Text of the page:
Tuesday is the deadline to mail in your election ballot for the primary election.
Trying to figure out how to vote? Here is all the information from King County Elections. If you can’t find a stamp, the division provides drop-off ballot boxes around the county.
Here are our editorial board’s recommendations to voters. We interview and research them so you don’t have to.
And here are the races worth watching closely tonight when the first batch of results are posted at 8:15 p.m. Here is the King County election results website.
The primary is supposed to be a referendum on Mayor Mike McGinn’s rocky four years.
But expected turnout is low (King County elections predicts 35 percent) and McGinn is a strong campaigner, so his fierce support among progressives may let him squeak into the November general election. State Sen. Ed Murray, the favorite among business and political leaders (and the Seattle Times), has run like a front-runner, with a cautious but slick campaign that is probably enough to advance.
Look for ex-city councilmember Peter Steinbrueck, with a good last name and a distinct vision for Seattle, and current councilmember Bruce Harrell, who has a compelling personal political story, to also get double-digit support. — Jonathan Martin
Seattle City Council:
Seattle City Council Position 8 made it onto the ballot because there are three names, but one of them, David Ishii, is a street musician who hasn’t raised a nickel. Really this is a two-way race between incumbent Mike O’Brien, who has raised $94,529 and challenger Albert Shen, who has raised $136,373. Shen also has the endorsement of this newspaper. He is, however, a political first-timer.
This is a non-partisan position, but both are candidates are Democrats: O’Brien came out of the Sierra Club and is a Mike McGinn loyalist, and Shen, a civil engineering consultant, is a Gregoire appointee to the Seattle Community College Board of Trusteesand is endorsed by several Democratic organizations.
The thing to look for is how well Shen does. If he is close to O’Brien, there is a race. — Bruce Ramsey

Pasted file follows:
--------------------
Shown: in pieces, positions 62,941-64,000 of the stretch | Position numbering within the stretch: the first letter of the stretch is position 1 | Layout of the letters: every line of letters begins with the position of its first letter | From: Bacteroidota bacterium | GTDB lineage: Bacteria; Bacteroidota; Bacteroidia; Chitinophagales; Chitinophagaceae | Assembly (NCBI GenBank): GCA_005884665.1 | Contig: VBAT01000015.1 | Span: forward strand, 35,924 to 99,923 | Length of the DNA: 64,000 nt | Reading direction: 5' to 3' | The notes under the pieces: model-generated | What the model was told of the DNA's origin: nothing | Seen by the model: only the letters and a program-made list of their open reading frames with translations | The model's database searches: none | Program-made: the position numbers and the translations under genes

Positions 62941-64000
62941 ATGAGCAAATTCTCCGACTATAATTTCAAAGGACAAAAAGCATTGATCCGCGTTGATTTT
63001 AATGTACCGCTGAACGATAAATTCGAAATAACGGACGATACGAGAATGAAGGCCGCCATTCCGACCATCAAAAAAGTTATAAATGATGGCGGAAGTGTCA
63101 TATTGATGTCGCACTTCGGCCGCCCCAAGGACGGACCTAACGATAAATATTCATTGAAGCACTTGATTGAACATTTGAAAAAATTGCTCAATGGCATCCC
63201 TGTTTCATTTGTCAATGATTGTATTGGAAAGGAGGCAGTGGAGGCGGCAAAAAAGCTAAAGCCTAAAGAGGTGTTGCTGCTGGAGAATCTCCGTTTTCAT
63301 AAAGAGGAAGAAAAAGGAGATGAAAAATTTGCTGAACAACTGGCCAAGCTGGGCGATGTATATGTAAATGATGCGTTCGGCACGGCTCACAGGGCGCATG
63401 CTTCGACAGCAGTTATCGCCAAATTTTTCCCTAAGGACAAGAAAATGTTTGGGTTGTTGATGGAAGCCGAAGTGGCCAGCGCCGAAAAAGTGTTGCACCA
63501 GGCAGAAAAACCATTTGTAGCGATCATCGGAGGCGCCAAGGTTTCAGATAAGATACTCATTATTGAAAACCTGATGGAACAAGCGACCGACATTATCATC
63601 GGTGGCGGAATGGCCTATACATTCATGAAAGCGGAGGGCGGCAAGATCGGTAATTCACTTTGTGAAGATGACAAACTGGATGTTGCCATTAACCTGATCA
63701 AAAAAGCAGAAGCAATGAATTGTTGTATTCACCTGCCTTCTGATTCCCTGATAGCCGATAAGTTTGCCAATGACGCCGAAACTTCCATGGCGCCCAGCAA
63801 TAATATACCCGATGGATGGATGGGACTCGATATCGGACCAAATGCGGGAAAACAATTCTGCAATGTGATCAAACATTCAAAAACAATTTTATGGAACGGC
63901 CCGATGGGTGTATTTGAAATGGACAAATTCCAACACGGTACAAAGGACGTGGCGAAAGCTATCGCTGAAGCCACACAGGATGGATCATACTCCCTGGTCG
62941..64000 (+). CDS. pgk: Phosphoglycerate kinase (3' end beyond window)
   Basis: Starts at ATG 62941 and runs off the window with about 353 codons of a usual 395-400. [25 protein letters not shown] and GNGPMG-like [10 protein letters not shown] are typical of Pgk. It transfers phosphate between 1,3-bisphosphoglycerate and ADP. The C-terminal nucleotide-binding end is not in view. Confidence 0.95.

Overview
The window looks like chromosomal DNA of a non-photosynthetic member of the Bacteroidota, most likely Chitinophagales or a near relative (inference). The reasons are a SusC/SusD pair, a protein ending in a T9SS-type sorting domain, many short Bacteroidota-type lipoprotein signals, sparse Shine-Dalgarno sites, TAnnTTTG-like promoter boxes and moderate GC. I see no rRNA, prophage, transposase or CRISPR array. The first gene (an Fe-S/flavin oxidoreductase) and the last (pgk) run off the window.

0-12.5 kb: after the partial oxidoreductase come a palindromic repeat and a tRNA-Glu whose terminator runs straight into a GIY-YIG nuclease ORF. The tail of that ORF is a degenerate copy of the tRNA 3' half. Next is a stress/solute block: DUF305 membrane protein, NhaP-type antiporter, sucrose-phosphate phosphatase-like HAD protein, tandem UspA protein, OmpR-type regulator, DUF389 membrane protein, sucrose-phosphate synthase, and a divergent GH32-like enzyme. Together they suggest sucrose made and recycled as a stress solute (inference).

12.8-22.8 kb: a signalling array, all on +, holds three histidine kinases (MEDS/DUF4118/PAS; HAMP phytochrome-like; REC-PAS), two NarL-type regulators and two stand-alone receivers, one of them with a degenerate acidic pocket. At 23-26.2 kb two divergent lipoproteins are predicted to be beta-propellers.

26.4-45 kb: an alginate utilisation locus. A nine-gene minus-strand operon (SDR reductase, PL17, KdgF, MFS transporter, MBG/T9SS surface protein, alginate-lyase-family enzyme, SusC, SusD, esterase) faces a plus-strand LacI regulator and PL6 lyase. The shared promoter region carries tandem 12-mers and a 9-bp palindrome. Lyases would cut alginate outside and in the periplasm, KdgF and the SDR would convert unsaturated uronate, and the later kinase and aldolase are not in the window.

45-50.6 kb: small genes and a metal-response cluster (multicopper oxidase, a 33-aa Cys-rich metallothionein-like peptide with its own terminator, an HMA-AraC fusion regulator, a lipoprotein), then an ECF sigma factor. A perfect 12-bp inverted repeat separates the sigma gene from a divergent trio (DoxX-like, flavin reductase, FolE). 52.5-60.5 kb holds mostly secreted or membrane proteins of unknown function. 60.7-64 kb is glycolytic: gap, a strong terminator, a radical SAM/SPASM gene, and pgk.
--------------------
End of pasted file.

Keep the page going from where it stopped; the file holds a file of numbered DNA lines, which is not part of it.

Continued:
Seattle School board:
The outcome of two contested Seattle School Board races could usher in a fresh start for the embattled board. Or it may be more of the same bickering and infighting than has come to characterize the board overseeing the state’s largest public school system.
Incumbent Betty Patu is running unopposed for a second term. Of the three people vying to replace board President Kay Smith-Blum, who opted not to run again, Stephan Blanford went into the final day of the primary election with the most support. For the seat held by former board president Michael DeBell, two good candidates, parent activist and freelance writer Sue Peters and Suzanne Dale Estey, The City of Renton’s former economic-development director, make that race a tough one to call.
Fresh faces can offer a contrast to a board often polarized on opposite ends of policy issues. It does not mean smooth sailing for here on out but new energy coupled with improved board training can only help. From the U.S. Chamber of Commerce’s scathing 2012 report on the board’s dysfunction to the board’s own recent harsh self-evaluation, the argument for change has been made. And now here it comes. — Lynne K. Varner
Port of Seattle Commission:
The race for Port of Seattle Position 3 is an electoral test for Stephanie Bowman. She ran for the Legislature a year ago in the 11th District (she lives on Beacon Hill) as a business-endorsed Democrat, and lost in the primary. Earlier this year, when a vacancy opened up on the five-member port commission, the other commissioners went through a public process to find an appointee. They found her. She’s the one the other commissioners want. She has also raised the most money, $36,728, compared with less than $10,000 each for her opponents.
Her opponents are libertarian Andrew Pilloud, a young software engineer at Isilon Systems, and Michael Wolfe, sales manager at Useadeal and chair of the 37th District Democrats. — Bruce Ramsey
King County parks levy:
The fate of the King County parks levy is one to watch. Proposition 1 funds park maintenance and pays for park and trail acquisitions, with a 40-percent bump in the tax rate.
Someone assumed county voters could never be against parks and open space. The presumption will be tested. — Lance Dickie
Bellevue City Council:
The Bellevue City Council elections open a window on a community with growing economic and ethnic diversity. Two city council seats are on the primary ballot, and it will be interesting to see how the challengers will do.
City Hall has been the comfortable realm of the Lairds of Bellevue, where council office comes with a kind of legacy authority. Over time tradition has not provided the leadership and innovation the city needed, and qualified challengers stepped forward. — Lance Dickie
2013 elections | Topics: